Pumps & Tanks


Water well Pressure tanks

Water pressure tanks are just one of the items needed to have water for your home from your water well. The purpose of the pressure tank is to insure your system always has constant pressure and decreases the number of times your pump has to cycle on and off. The water is regulated by the pressure switch which should have a 20 lb span. It also insures you get at least one minute of total run time (two minutes for pumps larger than 3 HP) so the submersible motor can properly be cooled by the well water running across it. This is why properly sizing a pressure tank to the water output of your pumping system is crucial to insure longevity of the submersible pump and motor.
Water, unlike air, cannot be squeezed or compressed into a smaller volume. A pressure tank has air that is compressed by the rising water level in the tank as a means for storing energy. The compressed air resides at the top of the pressure tank and acts like a coiled spring. This in turn pushes down on the water at the bottom of the tank. When a fixture or faucet in the system is opened, the air pressure at the top of the tank forces the water to flow out of the tank (drawdown) and into the system delivering water to the fixtures calling for it.

The pressure in the tank will then drop below the preset pressure range set by your pressure switch, that allows the pump to kick on to provide the system with continued water flow. The pump continues to deliver water under the pressure of the tank. As the tank refills, the air over the water is being compressed readying itself for the next call for water. If no water is being used then water will continue to enter the tank until the appropriate amount of water is in the tank. When the call for water ceases, the pressure switch will kick off and the pump then stops.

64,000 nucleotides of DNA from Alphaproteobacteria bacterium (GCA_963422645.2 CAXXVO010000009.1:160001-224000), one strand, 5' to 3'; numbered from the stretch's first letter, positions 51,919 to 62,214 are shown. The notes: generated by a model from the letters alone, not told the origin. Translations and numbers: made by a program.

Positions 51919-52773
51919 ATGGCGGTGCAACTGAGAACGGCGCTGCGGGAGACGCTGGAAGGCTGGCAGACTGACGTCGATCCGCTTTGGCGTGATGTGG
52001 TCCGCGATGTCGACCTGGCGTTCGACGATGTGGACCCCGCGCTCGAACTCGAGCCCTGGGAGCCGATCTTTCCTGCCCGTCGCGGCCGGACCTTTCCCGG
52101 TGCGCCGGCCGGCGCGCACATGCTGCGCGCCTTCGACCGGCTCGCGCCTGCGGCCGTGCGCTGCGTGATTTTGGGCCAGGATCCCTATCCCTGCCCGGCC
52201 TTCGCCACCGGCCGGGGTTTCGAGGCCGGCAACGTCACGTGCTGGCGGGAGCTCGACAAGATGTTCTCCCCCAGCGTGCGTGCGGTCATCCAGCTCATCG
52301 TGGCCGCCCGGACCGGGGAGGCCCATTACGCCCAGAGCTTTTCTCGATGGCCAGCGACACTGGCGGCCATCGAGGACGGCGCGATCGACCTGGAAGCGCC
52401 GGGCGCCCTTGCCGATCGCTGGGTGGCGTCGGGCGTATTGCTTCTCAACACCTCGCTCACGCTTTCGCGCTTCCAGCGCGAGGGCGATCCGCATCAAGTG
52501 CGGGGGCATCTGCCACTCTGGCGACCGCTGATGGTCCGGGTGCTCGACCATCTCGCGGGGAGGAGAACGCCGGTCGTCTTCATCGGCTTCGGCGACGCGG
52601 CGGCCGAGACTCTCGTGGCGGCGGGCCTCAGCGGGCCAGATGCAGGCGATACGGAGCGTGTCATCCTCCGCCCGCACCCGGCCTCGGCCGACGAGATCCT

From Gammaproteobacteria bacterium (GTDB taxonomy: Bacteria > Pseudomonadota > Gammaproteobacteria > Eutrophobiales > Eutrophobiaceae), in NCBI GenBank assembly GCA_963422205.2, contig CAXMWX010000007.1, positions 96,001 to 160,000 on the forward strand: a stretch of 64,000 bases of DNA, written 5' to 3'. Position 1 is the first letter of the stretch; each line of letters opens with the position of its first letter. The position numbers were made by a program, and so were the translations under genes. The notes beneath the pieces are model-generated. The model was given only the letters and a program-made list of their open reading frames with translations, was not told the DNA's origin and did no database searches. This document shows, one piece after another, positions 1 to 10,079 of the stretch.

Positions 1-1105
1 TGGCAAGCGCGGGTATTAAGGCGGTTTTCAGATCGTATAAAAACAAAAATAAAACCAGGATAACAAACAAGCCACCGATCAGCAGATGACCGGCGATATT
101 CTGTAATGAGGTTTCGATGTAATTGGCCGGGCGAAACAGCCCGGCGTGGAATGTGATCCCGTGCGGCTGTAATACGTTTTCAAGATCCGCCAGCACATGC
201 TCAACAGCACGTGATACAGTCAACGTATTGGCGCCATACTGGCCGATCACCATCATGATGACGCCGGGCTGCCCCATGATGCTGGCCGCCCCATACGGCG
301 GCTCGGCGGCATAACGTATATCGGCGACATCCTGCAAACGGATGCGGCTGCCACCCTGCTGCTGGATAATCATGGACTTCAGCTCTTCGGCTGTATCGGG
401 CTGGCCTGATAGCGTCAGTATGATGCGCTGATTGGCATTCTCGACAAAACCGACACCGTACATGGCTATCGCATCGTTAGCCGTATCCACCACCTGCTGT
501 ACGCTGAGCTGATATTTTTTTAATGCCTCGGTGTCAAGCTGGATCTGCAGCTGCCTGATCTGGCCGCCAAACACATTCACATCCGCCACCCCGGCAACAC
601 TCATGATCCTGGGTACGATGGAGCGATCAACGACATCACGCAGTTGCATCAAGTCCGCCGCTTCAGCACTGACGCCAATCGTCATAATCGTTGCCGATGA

Pressure tanks are set up to be 2/3 air and 1/3 water. For example: You have a 22 gallon tank which means the actual holding capacity (in terms of water) would be 7.3 gallons. This (in the event of power loss) does not give you a lot of water to work with. Most typical residential applications call for a minimum of a 25 useable gallons of water in your pressure tank.

Troubleshooting tank issues can be fairly easy for the typical handy man homeowner. It’s always good to remember the (2/1 ration 2/3 air 1/3 water) the top 2/3 of the tank should sound hollow when tapped with knuckles on the side of the tank. If this is not the case than calling for service would be recommended.

*PSI stands for pounds per square inch of pressure